The forgotten man in this whole Conor McGregor vs. UFC debacle is Nate Diaz (pictured), who McGregor was slated to rematch at UFC 200 until he refused to board the UFC’s private jet from Iceland to Las Vegas to attend Friday’s UFC 200 press conference.
Diaz was sitting in one of the two top spots at the podium, while the other headliner chair where McGregor was to be seated was empty. Although McGregor had issued various tweets suggesting he was still in Iceland conducting his training camp, many held out hope that he would magically appear on stage and UFC 200’s main event was still on track.
Instead, McGregor stuck to his stubborn guns and streamed the presser from halfway across the globe and live tweeted, “Everyone flew in. Respect. But not everyone up there made the company 400 million in 8 months.”
Nobody, including Diaz, cared that McGregor was a no-show. Diaz, like everyone else inside the MGM Grand Garden Arena, simply wanted McGregor to be there come showtime.
“I came to fight Conor McGregor,” Diaz deadpanned. “I don’t really have too much interest in anybody else or interest in fighting at all,” Diaz said. “That’s what he wanted and I’m down for whatever. Like I said, I’m going to come here to fight, if we’re going to get that fight going. If not, I’m going on vacation for real.
“I didn’t ask for that fight but he asked for it, he wanted it … If it’s going to happen, let’s do it. If not, then I’m not doing [expletive]. If he wants to fight and he’s not here, I don’t know what you guys think but I don’t care. Whatever.”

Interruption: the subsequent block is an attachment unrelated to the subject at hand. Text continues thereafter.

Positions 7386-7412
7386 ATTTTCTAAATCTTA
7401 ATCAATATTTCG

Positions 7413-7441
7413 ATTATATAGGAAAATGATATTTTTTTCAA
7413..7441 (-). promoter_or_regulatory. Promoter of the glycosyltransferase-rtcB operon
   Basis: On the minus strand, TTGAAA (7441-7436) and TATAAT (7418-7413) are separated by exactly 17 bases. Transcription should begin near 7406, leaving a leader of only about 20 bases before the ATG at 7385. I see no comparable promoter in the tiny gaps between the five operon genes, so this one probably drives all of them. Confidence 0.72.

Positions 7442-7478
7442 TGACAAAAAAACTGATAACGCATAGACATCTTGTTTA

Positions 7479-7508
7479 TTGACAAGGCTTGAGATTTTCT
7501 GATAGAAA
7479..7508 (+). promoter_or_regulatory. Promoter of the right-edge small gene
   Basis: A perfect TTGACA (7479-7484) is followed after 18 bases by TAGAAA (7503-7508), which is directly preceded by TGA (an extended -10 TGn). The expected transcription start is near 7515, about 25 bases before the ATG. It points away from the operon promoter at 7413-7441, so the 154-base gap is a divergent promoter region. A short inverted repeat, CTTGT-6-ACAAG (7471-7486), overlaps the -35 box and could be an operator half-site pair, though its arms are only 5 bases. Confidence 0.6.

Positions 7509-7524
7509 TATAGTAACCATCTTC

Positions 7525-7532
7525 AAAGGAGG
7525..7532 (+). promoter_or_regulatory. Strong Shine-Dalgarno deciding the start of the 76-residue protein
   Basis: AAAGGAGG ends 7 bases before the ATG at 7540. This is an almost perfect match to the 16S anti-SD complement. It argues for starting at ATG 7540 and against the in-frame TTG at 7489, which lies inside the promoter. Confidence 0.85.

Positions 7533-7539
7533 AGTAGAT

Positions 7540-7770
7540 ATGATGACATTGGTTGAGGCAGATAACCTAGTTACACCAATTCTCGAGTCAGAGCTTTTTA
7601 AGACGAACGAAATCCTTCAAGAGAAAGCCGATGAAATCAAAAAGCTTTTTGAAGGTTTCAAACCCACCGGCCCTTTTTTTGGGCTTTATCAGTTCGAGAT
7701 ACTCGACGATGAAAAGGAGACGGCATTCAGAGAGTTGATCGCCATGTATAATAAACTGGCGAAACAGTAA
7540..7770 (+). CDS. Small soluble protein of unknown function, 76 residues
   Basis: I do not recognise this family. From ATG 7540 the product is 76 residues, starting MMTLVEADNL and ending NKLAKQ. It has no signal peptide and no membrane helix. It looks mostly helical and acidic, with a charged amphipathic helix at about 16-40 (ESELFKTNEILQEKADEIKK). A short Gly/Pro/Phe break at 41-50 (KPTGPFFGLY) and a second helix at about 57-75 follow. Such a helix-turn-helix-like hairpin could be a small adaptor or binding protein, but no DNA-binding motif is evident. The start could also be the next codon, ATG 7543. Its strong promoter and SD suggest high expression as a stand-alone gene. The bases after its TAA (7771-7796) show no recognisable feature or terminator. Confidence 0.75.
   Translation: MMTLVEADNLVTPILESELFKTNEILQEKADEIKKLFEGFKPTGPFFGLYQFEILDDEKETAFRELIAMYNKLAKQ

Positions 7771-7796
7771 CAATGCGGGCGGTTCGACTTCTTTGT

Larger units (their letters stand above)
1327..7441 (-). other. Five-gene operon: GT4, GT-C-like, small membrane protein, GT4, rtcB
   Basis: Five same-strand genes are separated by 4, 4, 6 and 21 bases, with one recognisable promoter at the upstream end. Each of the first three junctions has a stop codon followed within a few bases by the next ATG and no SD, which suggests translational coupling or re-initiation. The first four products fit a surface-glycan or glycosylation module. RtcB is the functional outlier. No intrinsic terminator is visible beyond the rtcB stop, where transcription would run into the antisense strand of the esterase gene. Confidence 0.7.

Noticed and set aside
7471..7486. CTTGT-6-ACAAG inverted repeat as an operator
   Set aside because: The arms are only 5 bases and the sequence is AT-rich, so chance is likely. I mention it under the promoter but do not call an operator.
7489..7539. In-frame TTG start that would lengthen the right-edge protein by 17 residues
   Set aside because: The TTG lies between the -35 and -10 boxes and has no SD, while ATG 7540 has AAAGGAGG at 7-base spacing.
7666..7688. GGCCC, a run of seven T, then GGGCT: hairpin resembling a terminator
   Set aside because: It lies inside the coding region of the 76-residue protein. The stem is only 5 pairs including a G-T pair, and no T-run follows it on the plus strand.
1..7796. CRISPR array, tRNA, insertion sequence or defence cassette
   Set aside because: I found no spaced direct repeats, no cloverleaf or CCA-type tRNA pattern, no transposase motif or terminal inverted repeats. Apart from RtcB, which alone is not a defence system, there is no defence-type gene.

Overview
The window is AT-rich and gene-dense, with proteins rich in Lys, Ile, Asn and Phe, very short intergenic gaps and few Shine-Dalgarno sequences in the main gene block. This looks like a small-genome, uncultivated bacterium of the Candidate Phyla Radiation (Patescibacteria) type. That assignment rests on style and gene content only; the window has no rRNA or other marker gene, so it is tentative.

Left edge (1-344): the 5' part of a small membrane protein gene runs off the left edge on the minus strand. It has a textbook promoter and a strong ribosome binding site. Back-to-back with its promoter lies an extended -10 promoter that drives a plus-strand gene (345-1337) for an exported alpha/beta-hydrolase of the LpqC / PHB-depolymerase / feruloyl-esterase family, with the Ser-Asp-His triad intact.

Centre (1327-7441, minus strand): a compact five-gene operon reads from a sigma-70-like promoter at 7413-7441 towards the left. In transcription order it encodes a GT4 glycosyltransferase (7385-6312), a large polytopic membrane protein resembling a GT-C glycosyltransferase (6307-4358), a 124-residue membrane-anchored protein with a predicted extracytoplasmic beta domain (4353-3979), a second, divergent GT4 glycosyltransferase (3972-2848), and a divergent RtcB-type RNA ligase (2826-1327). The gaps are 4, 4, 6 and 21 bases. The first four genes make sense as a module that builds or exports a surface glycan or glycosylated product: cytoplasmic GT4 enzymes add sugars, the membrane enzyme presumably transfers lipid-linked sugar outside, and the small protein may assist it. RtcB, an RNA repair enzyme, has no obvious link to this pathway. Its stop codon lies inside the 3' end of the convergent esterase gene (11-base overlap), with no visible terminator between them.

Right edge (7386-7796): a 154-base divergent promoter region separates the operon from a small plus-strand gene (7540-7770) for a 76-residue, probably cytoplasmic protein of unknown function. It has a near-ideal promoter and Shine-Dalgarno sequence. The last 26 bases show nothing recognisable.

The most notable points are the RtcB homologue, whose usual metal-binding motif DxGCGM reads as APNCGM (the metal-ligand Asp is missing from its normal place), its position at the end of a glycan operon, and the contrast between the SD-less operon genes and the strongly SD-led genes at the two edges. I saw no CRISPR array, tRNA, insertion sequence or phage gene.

Only one person seemed to care that McGregor was absent, and unfortunately for all involved, UFC president Dana White has the final say.
White slammed the door on McGregor facing Diaz in the historic July 9 extravaganza, repeatedly asking “would it be fair to the other fighters who are here?” I’m not quite sure when being FAIR to his fighters became so important to White (Please see: Reebok), but OK…
It can be argued that McGregor’s retirement and un-retirement posts this week did more to promote UFC 200 than anything he could have filmed, said or done in Las Vegas. So why not just make the exception for the UFC’s biggest cash cow?
Let’s be real, not all fighters are treated equally. That’s why it’s called SUPERSTAR TREATMENT.
White even admitted that the other card’s participants still wanted McGregor to headline UFC 200 because of his unmatched star power. More eyes on the event, more eyes on everyone.
White said they are currently working on a different opponent for Diaz, but Diaz was adamant that it was McGregor or bust at UFC 200. And who can blame him? After 12 years of risking life and limb inside the cage, March’s upset submission win over McGregor made Diaz more money and gained him more exposure than all of his previous 28 professional fights combined.
Diaz rode the McGregor money train at UFC 196, and he wants to drive another lap.
But for Diaz, it really isn’t about fighting McGregor again as much as it is about being paid like he’s fighting McGregor again. Diaz is taking the McGregor or bust stance because he wants White to know that, even if they offer him UFC welterweight champ Robbie Lawler at UFC 200, he still wants to be compensated as though it’s McGregor standing on the opposite end of the octagon.
As McGregor tweeted to the UFC Thursday, “Your Move.”